West Bank riots flare up after Palestinian baby’s funeral


An Israeli policeman was lightly wounded in one of several riots and attacks by Palestinians following the funeral of a baby who died in a fire near Nablus allegedly started by Jewish extremists.

The officer was wounded in eastern Jerusalem when he was hit by a stone hurled at him by a Palestinian during a riot near the Temple Mount Friday, Army Radio reported. Security forces arrested a suspect in connection with the incident.

Separately, unidentified individuals opened fire on an Israeli vehicle near the West Bank settlement of Kochav Hashachar. The car was hit by bullets, but the people inside were not hurt.

In a third incident, rioters in the Jerusalem-area Palestinian village of Isawiya threw firebombs and stones at police officers, resulting in no injuries.

The attacks occurred hours after the burial of Ali Saad Dawabsha, an 18-month-old baby who died in a fire started by unidentified individuals at his home in the Nablus-area village of Duma. The arsonists left Hebrew-language graffiti about revenge at the site, and Israeli police suspect Jewish extremists caused the fire.

Several of Dawabsha’s relatives, including his parents, were injured in the fire. His older brother has burns in 60 percent of his body. The arson occurred amid a string of violent attacks by Jewish extremists, including a near-fatal stabbing at the Jerusalem gay pride parade Thursday and the torching last month of a church in the Galilee.

In a statement to Palestinian media, Hamas said that “now every Israeli is a legitimate target” following the arson, according to Ma’ariv. The terrorist group also called for “a day of rage” to protest the killing and to “defend the Al Aqsa Mosque” in Jerusalem.

Israeli Prime Minister Benjamin Netanyahu, who visited the Dawabsha family at the Israeli hospital where several of them are recovering, spoke with Palestinian Authority President Mahmoud Abbas on the phone Friday and said that everyone in Israel was shocked by the “reprehensible terrorism against the Dawabsha family,” his office wrote in a statement.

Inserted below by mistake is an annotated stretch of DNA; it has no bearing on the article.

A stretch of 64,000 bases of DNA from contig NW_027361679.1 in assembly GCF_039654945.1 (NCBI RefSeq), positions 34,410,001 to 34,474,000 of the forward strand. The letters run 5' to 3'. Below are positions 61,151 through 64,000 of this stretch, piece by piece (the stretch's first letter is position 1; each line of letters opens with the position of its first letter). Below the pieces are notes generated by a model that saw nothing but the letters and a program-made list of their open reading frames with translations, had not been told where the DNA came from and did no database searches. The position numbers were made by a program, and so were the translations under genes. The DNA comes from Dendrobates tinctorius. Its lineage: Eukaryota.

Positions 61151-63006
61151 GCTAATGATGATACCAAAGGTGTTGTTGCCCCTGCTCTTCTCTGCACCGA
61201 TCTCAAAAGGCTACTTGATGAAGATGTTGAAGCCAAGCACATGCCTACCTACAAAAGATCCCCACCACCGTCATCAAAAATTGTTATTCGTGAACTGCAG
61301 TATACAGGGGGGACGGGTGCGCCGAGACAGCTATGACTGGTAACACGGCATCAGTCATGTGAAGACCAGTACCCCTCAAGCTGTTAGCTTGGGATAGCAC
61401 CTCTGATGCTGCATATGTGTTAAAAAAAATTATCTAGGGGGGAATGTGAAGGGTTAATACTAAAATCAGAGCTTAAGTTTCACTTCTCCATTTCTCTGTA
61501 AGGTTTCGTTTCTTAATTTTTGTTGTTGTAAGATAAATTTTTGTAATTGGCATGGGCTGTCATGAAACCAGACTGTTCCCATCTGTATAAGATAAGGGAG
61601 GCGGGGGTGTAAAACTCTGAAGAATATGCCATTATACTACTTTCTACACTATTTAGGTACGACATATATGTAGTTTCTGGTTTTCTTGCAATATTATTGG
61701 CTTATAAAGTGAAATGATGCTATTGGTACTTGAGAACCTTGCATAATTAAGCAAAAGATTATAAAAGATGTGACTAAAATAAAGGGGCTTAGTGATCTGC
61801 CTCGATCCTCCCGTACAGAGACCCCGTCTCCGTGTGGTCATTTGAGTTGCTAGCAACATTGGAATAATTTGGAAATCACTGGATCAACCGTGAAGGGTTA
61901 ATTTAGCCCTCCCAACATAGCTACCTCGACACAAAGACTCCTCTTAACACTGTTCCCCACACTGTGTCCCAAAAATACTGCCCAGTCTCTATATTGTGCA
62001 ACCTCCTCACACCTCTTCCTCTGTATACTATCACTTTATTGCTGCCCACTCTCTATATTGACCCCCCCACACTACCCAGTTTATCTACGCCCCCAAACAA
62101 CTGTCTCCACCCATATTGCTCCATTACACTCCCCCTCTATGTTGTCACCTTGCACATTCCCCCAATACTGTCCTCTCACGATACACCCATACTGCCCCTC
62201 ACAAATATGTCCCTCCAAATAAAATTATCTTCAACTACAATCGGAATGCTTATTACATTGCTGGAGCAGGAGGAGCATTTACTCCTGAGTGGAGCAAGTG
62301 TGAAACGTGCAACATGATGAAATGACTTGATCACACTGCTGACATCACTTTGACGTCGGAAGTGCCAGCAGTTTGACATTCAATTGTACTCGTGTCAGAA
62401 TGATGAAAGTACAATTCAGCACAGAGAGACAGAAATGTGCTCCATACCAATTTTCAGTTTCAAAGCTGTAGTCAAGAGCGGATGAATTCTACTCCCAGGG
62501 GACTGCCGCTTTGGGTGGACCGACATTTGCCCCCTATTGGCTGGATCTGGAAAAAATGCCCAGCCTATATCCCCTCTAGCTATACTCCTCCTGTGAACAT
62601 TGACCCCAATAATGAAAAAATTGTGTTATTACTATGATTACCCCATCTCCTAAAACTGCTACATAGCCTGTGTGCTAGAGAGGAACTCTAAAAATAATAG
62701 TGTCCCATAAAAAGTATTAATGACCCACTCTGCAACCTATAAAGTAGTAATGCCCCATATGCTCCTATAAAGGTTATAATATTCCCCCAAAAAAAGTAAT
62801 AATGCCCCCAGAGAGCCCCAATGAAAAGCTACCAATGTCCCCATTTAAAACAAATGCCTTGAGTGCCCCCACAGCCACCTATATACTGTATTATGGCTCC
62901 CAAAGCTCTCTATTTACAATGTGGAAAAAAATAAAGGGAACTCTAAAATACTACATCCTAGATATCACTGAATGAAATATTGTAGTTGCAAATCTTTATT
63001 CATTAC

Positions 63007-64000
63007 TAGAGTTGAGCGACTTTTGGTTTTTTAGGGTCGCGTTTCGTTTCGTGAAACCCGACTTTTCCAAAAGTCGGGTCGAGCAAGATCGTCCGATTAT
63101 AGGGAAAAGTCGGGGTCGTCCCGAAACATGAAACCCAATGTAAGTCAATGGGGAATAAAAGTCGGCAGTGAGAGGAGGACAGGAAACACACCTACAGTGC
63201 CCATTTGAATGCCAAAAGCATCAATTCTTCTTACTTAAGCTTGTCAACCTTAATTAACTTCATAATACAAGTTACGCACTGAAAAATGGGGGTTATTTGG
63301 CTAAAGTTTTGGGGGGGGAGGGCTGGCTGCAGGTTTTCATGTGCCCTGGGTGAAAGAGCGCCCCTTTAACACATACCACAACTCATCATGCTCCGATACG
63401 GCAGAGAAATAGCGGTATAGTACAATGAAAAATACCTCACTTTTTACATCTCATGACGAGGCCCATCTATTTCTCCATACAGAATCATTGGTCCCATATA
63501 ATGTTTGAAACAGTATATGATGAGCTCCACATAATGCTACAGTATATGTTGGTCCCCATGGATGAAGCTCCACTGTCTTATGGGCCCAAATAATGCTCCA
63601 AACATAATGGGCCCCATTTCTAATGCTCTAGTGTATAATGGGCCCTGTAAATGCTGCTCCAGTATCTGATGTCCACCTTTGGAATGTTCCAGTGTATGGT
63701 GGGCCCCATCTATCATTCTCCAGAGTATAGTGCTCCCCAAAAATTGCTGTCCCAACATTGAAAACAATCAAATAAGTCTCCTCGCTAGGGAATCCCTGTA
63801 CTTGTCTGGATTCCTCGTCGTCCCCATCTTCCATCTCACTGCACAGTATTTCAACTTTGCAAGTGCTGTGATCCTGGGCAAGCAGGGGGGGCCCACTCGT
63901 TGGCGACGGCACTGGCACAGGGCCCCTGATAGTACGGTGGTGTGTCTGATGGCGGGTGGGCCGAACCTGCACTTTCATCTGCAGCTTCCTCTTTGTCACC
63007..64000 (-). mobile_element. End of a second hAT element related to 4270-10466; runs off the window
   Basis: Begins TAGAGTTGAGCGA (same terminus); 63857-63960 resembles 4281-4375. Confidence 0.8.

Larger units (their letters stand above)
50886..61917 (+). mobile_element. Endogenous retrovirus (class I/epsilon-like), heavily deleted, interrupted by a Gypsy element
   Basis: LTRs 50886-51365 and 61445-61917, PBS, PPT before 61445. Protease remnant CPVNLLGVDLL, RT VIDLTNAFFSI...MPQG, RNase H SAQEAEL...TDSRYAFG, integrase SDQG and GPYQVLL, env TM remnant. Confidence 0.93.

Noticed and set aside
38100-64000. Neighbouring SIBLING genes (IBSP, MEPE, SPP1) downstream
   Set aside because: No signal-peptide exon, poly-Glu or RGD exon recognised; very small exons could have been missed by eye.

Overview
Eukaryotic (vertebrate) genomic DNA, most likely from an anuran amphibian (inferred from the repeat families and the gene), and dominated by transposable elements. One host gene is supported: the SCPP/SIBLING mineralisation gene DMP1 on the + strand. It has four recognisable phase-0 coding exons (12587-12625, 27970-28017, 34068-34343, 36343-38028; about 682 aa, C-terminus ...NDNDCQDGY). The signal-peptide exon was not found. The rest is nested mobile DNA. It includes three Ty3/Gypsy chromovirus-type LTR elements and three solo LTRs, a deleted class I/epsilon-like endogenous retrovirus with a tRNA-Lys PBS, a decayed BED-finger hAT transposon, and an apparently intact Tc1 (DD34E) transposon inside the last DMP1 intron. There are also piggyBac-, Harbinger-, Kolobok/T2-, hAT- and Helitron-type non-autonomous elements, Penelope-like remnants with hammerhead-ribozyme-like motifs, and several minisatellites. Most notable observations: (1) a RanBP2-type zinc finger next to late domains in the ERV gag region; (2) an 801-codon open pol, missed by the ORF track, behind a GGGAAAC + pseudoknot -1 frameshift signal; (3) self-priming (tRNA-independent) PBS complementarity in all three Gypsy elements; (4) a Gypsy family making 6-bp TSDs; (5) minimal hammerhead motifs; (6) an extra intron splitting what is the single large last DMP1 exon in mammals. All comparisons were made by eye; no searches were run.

“We must fight terrorism together regardless of which side it comes from,” said Netanyahu, adding that he had ordered the security forces to use all measures to locate the murderers.

Abbas’ spokesperson has blamed Israel’s settlement policy for the killing and vowed to bring the case to the International Criminal Court.

Israeli President Reuven Rivlin said in a statement released in both Hebrew and Arabic that Israel had not done enough to combat Jewish extremists:  “I feel a sense of shame, and moreover a sense of pain. Pain over the murder of a small baby. Pain that from my people, there are those who have chosen the path of terrorism, and have lost their humanity.”

Rabbi Harold M. Schulweis remembered with tears and laughter at funeral


My immortality, if there be such for me, is not in tears, blame or self-recrimination.

But in the joy you give to others, in raising the fallen and loosening the fetters of the bound.

In your loyalty to God’s special children – the widow, the orphan, the poor, the stranger in your gates, the weak – I take pride.

 

As was often the case, Rabbi Harold M. Schulweis said it best, even at his own funeral service, in the excerpts, (a portion of which is reprinted above), from his poem “For Those Beloved Who Survive Me,” printed in the program.

Despite the rabbi’s admonition, there were tears at the funeral service on Dec. 21 among the more than 1,500 speakers friends, congregants and admirers who overflowed the large Valley Beth Shalom sanctuary and into adjoining rooms. Rabbi Schulweis died on Dec. 18 at 89.

But there was laughter, too, as rabbinical colleagues, family members and others profoundly touched by the rabbi’s warmth and wisdom recalled anecdotes from the rich life of the man who was arguably the most influential synagogue leader of his generation.

Three rabbis who had worked closely with him, Joshua Hoffman, Stewart Vogel and Noah Farkas, recalled Schulweis’ modesty, erudition and their difficulty in addressing their revered mentor as “Harold,” despite the latter’s insistence. “For most of us, the voice of God was Rabbi Harold Schulweis,” Vogel said. But he was also marked by “rabbinic humility.” Vogel added.

Rabbi Schulweis’ younger cousin, Harvey Schulweis, observed that when the former spoke “he looked into your soul, and there was no one else in the room but you and me.”

As if to illuminate these words, sunlight, reflected through a stained glass window, streamed across the bimah.

Janice Kamenir-Resnick, whom Schulweis enlisted as co-founder of the Jewish World Watch, thanked her mentor for “making us leave our comfort zone” and for “opening your mouth and opening my eyes.”